No doubt Los Alamos National Laboratory officials are anxiously anticipating May 11.
That’s when Lisa Gordon-Hagerty, the newly confirmed administrator of the National Nuclear Security Administration, is set to deliver a report to Congress revealing the agency’s plans for the future of plutonium pit production at Los Alamos and/or possibly elsewhere.
Gordon-Hagerty told Congress at a hearing last month that the manufacture of plutonium pits – traditionally the job of Los Alamos National Laboratory – would be her “No. 1 priority” in modernizing the NNSA infrastructure. Plutonium pits, about the size of a softball, are the fission cores that trigger a nuclear bomb. In part because of safety lapses, LANL hasn’t produced any since 2011.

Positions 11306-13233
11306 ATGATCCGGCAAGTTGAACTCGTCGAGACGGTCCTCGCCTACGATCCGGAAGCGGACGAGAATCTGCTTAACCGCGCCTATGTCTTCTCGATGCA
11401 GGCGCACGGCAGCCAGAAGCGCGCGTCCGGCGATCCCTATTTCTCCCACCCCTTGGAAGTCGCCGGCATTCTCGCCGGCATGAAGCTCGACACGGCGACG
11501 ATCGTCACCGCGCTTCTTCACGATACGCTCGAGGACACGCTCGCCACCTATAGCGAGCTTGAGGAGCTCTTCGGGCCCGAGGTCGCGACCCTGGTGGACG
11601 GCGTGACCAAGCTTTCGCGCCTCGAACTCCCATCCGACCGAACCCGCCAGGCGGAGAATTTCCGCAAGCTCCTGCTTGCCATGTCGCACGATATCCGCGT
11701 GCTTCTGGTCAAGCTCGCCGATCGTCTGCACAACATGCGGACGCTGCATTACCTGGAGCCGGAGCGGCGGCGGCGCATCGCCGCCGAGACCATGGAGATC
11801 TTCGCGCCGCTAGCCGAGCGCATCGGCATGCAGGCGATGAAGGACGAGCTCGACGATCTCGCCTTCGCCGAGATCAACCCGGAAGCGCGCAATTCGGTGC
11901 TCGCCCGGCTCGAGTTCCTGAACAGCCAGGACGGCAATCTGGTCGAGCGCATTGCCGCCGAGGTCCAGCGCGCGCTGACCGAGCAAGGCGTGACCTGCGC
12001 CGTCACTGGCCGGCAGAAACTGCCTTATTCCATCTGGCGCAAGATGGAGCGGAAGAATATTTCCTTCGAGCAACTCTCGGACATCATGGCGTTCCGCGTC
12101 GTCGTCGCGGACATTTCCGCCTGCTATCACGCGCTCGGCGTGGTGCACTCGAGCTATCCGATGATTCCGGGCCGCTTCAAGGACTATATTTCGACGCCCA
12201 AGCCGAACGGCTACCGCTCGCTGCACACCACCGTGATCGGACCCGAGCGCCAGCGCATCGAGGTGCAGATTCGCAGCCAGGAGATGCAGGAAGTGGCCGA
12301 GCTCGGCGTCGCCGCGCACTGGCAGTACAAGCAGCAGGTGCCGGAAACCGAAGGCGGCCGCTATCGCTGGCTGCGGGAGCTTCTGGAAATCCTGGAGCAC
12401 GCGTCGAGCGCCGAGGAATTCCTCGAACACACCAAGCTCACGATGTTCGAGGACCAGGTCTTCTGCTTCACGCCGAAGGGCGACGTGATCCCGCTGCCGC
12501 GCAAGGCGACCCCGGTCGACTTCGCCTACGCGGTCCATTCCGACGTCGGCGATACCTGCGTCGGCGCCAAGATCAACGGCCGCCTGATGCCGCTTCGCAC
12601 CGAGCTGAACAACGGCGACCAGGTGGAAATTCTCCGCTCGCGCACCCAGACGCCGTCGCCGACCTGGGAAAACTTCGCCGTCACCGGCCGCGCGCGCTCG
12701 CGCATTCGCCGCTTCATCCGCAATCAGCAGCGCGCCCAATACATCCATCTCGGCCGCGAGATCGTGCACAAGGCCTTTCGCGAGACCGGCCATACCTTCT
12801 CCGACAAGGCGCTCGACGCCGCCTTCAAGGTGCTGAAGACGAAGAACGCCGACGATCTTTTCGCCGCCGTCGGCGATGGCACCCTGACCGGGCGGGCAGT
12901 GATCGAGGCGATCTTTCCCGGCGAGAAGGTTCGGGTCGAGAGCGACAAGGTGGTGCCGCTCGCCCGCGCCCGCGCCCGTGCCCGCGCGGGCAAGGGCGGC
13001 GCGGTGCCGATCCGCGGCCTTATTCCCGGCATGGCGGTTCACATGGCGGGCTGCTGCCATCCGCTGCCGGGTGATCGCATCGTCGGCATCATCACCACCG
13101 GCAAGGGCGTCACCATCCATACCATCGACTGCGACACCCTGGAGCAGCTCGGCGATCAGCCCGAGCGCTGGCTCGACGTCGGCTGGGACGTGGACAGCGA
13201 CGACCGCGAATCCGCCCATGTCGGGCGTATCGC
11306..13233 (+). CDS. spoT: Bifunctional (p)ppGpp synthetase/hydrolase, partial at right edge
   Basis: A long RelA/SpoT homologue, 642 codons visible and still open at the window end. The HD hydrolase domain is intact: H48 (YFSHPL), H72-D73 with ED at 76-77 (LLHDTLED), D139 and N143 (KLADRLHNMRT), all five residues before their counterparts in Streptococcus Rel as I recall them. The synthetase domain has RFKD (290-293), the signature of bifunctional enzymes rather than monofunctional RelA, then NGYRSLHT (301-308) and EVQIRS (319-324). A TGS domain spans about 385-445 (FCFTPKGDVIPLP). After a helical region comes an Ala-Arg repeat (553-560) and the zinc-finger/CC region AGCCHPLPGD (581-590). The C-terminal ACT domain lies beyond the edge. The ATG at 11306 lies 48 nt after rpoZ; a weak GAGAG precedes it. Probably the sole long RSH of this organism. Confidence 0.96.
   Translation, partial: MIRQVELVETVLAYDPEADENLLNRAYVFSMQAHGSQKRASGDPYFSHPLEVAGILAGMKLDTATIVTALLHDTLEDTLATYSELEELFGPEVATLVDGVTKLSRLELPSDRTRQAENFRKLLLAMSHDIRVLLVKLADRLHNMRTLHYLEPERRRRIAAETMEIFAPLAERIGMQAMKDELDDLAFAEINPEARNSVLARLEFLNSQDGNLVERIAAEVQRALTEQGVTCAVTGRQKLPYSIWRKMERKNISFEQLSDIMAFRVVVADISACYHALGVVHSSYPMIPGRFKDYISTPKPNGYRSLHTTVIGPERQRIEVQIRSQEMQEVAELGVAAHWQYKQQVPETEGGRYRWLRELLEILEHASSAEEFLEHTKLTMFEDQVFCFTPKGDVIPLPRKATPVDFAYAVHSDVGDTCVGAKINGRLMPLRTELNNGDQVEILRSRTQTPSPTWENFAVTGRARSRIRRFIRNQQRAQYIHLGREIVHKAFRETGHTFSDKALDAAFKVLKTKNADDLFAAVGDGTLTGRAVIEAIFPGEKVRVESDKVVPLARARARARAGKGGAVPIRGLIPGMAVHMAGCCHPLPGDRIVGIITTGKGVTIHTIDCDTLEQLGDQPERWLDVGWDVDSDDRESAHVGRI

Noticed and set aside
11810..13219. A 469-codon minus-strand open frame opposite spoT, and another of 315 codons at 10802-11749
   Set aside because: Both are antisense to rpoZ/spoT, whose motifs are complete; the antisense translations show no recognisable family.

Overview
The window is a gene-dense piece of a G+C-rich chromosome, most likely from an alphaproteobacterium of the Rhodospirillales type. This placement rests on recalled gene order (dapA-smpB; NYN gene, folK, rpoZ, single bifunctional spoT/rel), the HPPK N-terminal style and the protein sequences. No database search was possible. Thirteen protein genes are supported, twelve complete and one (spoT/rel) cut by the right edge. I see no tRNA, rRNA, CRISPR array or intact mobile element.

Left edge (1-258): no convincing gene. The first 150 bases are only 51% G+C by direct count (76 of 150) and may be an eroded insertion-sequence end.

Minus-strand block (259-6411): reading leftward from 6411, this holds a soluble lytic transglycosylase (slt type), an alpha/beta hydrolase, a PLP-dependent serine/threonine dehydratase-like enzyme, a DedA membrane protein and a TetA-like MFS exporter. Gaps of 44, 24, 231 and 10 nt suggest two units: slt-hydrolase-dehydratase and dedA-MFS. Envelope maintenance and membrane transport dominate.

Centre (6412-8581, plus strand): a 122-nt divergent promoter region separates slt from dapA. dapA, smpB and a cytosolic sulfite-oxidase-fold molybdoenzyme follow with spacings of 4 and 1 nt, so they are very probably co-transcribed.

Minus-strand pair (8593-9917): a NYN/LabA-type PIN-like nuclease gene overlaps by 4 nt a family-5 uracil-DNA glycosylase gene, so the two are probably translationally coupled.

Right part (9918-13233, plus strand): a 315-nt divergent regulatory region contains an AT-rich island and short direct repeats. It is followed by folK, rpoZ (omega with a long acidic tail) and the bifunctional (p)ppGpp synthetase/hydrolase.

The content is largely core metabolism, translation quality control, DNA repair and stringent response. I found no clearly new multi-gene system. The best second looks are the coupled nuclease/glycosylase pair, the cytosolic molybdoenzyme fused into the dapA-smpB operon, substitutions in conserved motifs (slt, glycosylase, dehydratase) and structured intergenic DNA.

In December, an NNSA study suggested the agency’s 80-pits-a-year goal could be reached faster and cheaper at Savannah River in South Carolina instead of at Los Alamos. You could practically hear the collective shudder within the LANL organization and the state’s congressional delegation. Sen. Martin Heinrich, a Democrat, told Department of Energy Secretary Rick Perry on Thursday he was concerned that final report due May 11 won’t give adequate consideration to Los Alamos. He also said if the NNSA is going to meet its goal of 30 new pits by 2026 and 80 by 2030 it doesn’t have time to dilly-dally with new plans.